My article in Medium about a sharing economy site
My essay in the reputable “Brain, Child” magazine.
My boss had a plague of crying females recently. First it was a BSc student, who started weeping suddenly in his office because she felt that she wasn’t doing well in her project (the result: a 1st, which is the highest degree denomination in the UK and a successful application to a postgraduate studies degree). Then it was a first year PhD student: same reason, in everybody else’s opinion she was doing really well as confirmed by her first years report committee. Then an MSc student cried during her viva puzzling a female external examiner.
May be this is a specific British problem, contrary to the legend about the stiff upper lip? However, Dr. Lise Eliot, an Associate Professor of Neuroscience at The Chicago Medical School of Rosalind Franklin University of Medicine & Science wrote in her excellent book “Pink Brain, Blue Brain” how she broke down in her supervisor’s office.
I wholeheartedly agree with her advice, which is simple – do not do it. Your supervisor is not here to hold your hand and help you in a research-related distress; your lab is a professional environment.
Of course, nothing extraordinary happens if you do cry. But do consider that you make your supervisor uncomfortable. Your crying ever so slightly decreases chances of a high professional estimate of females in general and you in particular, as I never yet heard about a male scientist crying while sober in his supervisor’s office. Given the same qualifications of a female and male candidate, this reputation of the emotional instability can tip the balance.
Personally, I find that crying in a locked cubicle of an otherwise empty bathroom is much more satisfactory. Additionally, as all the above examples show, there was no real reason for crying, all these people were doing well at their respective career stages.
Perhaps, it is better to ask for a frank appraisal of your progress before crying, not after. In addition, if you feel tears coming you can excuse yourself and leave the office. Excluding sociopaths, we all feel sometimes like frauds and hopeless cases, even J. Watson of the double helix had had his moments of doubt in his abilities.
Onward and forward, colleagues!
- Eliott. Pink Brain, Blue Brain: How Small Differences Grow into Troublesome Gaps and What We Can Do About It (Houghton Mifflin Harcourt, 2009).
2. James D. Watson, The Double Helix: A Personal Account of the Discovery of the Structure of DNA (1968), Atheneum, 1980, ISBN 0-689-70602-2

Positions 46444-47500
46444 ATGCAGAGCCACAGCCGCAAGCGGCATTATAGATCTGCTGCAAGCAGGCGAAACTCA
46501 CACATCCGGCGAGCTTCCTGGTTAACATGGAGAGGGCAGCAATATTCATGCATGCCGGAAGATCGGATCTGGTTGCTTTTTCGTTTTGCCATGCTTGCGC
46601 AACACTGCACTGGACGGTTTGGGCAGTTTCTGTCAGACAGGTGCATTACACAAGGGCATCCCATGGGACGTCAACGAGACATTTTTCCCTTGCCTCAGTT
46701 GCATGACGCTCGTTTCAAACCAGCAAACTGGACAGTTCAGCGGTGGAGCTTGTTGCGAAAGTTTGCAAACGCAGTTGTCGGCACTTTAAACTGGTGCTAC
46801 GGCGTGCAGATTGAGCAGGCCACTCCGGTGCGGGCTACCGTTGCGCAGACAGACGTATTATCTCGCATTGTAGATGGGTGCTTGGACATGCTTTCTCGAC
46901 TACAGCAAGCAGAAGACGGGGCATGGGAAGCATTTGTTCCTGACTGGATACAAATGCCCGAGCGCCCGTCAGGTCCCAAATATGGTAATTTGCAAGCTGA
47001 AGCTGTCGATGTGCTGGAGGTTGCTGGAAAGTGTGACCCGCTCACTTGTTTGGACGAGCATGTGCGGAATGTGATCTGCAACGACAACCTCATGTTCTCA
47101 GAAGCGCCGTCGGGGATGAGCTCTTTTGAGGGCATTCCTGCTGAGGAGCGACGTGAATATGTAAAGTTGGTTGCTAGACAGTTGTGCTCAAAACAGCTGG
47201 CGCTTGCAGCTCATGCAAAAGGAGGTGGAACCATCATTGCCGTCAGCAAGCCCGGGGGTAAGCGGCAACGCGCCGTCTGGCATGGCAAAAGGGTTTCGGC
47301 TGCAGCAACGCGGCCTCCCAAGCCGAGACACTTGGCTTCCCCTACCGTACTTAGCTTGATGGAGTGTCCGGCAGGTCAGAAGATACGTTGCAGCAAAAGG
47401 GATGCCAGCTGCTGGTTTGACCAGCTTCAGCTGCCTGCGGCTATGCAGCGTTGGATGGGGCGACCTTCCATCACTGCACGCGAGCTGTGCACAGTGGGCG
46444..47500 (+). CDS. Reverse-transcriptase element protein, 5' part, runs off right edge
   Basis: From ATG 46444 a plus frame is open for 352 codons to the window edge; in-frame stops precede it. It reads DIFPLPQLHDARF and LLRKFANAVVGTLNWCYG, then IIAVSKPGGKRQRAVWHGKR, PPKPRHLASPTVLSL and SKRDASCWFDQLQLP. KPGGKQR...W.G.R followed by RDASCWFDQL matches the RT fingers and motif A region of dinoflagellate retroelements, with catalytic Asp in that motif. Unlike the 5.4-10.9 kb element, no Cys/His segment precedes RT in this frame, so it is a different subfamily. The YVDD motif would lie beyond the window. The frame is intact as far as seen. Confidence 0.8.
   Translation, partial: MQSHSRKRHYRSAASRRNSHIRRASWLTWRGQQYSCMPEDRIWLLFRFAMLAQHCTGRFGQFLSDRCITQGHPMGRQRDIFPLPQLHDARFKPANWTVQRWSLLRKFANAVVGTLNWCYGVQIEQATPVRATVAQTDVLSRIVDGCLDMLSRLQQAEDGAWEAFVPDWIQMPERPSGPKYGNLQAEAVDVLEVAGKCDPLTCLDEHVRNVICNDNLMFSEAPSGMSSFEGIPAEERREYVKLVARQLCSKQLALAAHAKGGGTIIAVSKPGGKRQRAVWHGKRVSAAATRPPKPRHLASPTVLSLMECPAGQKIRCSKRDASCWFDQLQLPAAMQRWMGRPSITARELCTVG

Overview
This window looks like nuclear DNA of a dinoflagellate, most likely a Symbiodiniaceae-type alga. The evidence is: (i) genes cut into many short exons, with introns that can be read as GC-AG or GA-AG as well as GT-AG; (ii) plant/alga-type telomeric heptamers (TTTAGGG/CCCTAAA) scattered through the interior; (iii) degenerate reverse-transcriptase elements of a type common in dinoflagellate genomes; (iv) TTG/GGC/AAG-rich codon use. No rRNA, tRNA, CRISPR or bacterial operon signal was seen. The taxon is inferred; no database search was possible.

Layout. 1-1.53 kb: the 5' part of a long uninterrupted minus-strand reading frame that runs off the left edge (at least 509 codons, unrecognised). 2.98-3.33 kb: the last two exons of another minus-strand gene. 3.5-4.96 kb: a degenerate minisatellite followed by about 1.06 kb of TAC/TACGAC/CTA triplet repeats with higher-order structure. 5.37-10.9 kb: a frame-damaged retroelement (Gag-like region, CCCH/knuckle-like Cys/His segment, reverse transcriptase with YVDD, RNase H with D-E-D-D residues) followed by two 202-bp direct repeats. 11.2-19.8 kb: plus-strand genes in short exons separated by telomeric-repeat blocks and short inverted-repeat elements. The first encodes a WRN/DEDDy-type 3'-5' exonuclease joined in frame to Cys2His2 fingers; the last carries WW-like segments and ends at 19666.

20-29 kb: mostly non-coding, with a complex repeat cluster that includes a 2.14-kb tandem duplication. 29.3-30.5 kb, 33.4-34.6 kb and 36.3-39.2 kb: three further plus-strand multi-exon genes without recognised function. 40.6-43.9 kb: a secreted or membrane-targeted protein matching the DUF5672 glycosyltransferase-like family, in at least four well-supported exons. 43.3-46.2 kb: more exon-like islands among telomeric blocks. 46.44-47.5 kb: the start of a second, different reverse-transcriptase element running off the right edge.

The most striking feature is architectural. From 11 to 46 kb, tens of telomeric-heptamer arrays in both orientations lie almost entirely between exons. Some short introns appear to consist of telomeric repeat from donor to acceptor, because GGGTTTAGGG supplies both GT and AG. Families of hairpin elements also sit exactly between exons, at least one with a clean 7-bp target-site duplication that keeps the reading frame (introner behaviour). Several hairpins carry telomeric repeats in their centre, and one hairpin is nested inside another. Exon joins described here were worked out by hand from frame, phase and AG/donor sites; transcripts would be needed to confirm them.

I am taking part in Coursera’s Fantasy and Science Fiction: The Human Mind, Our Modern World. Recently I was disappointed to learn that from the literary point of view SF (spaceships and robots) is a sub-genre of fantasy (kings and wizards), and not two separate, opposing genres.
So why do I think that SF is better? Firstly, fantasy always happens in the past, even it’s “past in our future” as in King’s “The Dark Tower”. And the past means outdated forms of social order, where your future is determined by your birth and you have no say in how the kingdom is run. Of course, everybody imagines herself being a princess with golden hair and blue eyes or an exceptionally gifted brunette sorceress, who will transgress the class boundaries. But I read witty short story, of which I don’t remember the author or the title (sic transit gloria mundi) about a young man, who is told that he should have been born in a fantasy and offered to transport him there. He agrees and becomes a groom, who shovels dragon dung all day long. There is only one princess for a hundred thousand of illiterate, half-starved peasants, so your chances of being a princess are negligible.
Prof. Rabkin from Michigan University in his excellent lectures have said that in granddaddy of modern vampire stories, Stoker’s Dracula the vampire represents aristocrats, an outdated social class, which is being replaced by a ragtag band of commoners including even a woman, representing emerging democracy. Likewise, werewolves represent middle class and zombies – underclass. In one of the most notorious modern fantasy franchise, Twilight, the heroine has a choice between a decent but poor werewolf and a very rich vegetarian vampire. It is the sign of our time of capital concentration and decreasing social mobility that, opposite to Dracula’s Mina and similar to another notorious pop-culture phenomenon Fifty Shades of Grey, she chooses the millionaire with kinky sexual habits. A fantasy world means acceptance and detachment from the real world. I don’t think Nineteen Eighty Four would have been so chillingly effective if it was set in a world ruled by an evil wizard.
Secondly, it may not matter from the literary point of view that in a fantasy people communicate via telepathy and in a SF novel via an ansible. But it matters in real life. The golden age of SF, 1930th – 1960th, raised a whole generation of engineers and scientists, who constructed bridges, buildings and dams, put man on the Moon and machines beyond the Solar System. A rational explanation leads to incorporation of cutting edge science into the public consciousness and results in discoveries. A purely fantastic explanation is an escapism, pleasant but not harmless.